The American Civil Liberties Union of Maine has joined its affiliates in New Hampshire and Vermont in suing the federal government for records of immigration actions in the three states.

The groups say they are concerned civil liberties violations are occurring as part of increased immigration enforcement under the Trump administration. In Maine, for example, the local ACLU was among those who criticized U.S. Immigration and Customs Enforcement for detaining a Somali asylum seeker in a Portland courthouse last year. Immigration advocates and attorneys have opposed arrests carried out at courthouses, saying the practice deters immigrants from seeking justice.

“We think these known incidents are just the tip of the iceberg,” said Emma Bond, a staff attorney at the ACLU of Maine.

In September, the three affiliates filed a Freedom of Information Act request with the U.S. Department of Homeland Security, as well as Customs and Border Protection, and Immigration and Customs Enforcement. They requested records of detentions and other enforcement actions in their states, as well as communications with local law enforcement and businesses. In the eight months since then, they have received little information in response. The lawsuit filed Tuesday seeks to force the release of more records.

“We’re all seeing these types of concerning enforcement actions in each of our states, and we’re always stronger together,” said Emma Bond, a staff attorney at the ACLU of Maine.

A representative of the Department of Homeland Security declined to comment on pending litigation.

Bond said the department acknowledged the receipt of the FOIA request last year. So far, the groups have only received one page of information – a chart with statistics about immigration removals or returns in New England. However, the definitions and data in that chart are both unclear.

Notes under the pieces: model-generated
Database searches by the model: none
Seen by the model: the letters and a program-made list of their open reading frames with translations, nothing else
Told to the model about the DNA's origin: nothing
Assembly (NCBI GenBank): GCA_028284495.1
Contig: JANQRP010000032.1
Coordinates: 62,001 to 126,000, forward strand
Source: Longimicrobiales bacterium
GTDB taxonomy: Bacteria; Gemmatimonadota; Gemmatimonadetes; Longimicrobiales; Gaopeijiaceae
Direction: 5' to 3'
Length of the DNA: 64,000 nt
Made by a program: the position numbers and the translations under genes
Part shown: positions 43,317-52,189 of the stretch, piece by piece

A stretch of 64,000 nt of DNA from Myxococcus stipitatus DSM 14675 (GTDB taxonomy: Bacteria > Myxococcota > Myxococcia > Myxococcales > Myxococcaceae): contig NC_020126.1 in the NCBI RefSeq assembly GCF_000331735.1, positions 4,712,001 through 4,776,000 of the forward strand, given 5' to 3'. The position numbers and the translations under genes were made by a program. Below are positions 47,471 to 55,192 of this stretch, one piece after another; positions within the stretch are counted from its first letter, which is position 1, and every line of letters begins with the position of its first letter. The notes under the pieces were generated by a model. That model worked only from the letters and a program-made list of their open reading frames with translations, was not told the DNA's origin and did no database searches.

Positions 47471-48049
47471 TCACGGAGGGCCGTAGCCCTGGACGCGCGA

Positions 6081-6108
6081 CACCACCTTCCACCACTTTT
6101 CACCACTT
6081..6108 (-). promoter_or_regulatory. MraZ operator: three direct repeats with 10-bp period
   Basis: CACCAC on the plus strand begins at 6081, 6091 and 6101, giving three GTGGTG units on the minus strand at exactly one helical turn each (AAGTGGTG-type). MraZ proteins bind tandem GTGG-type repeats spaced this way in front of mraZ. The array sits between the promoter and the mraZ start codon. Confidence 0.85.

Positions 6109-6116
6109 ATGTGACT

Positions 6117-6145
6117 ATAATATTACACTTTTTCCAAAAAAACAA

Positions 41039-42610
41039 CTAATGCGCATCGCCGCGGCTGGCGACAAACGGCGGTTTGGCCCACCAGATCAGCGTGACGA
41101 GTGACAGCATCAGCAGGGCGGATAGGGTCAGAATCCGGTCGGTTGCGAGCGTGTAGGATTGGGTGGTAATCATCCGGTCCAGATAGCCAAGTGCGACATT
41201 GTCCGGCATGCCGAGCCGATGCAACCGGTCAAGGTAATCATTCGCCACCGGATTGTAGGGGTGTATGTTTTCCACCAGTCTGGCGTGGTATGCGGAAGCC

“If this shows anything, it just shows that there are hundreds of enforcement actions that these defendants are undertaking in our states, and there should be accompanying records for those,” Bond said.

The lawsuit also mentions the deportation of Otto Morales-Caballeros, a Naples man who was detained on his way to work last year and returned to Guatemala. It cites news stories about citizenship checks in the other two states, as well as the arrests of immigrant activists in Vermont and the possible deportation of a group of Indonesian immigrants in New Hampshire.

In Trump’s first 100 days in office, ICE announced it arrested more than 41,000 immigrants, up nearly 40 percent from the same period in the previous year. While the majority of those people had criminal records, including gang members and fugitives wanted for murder, the largest increase was among immigrants with no criminal records.

In the complaint, the ACLU groups also contend that New England saw an even bigger spike in arrests – 58 percent – during that initial period of Trump’s presidency. More recent data were not available Tuesday.

This lawsuit is separate from one filed by the ACLU of Maine last week. In that case, the Portland-based group had asked for and not yet received records of citizenship checks at major transportation hubs in Maine.

 

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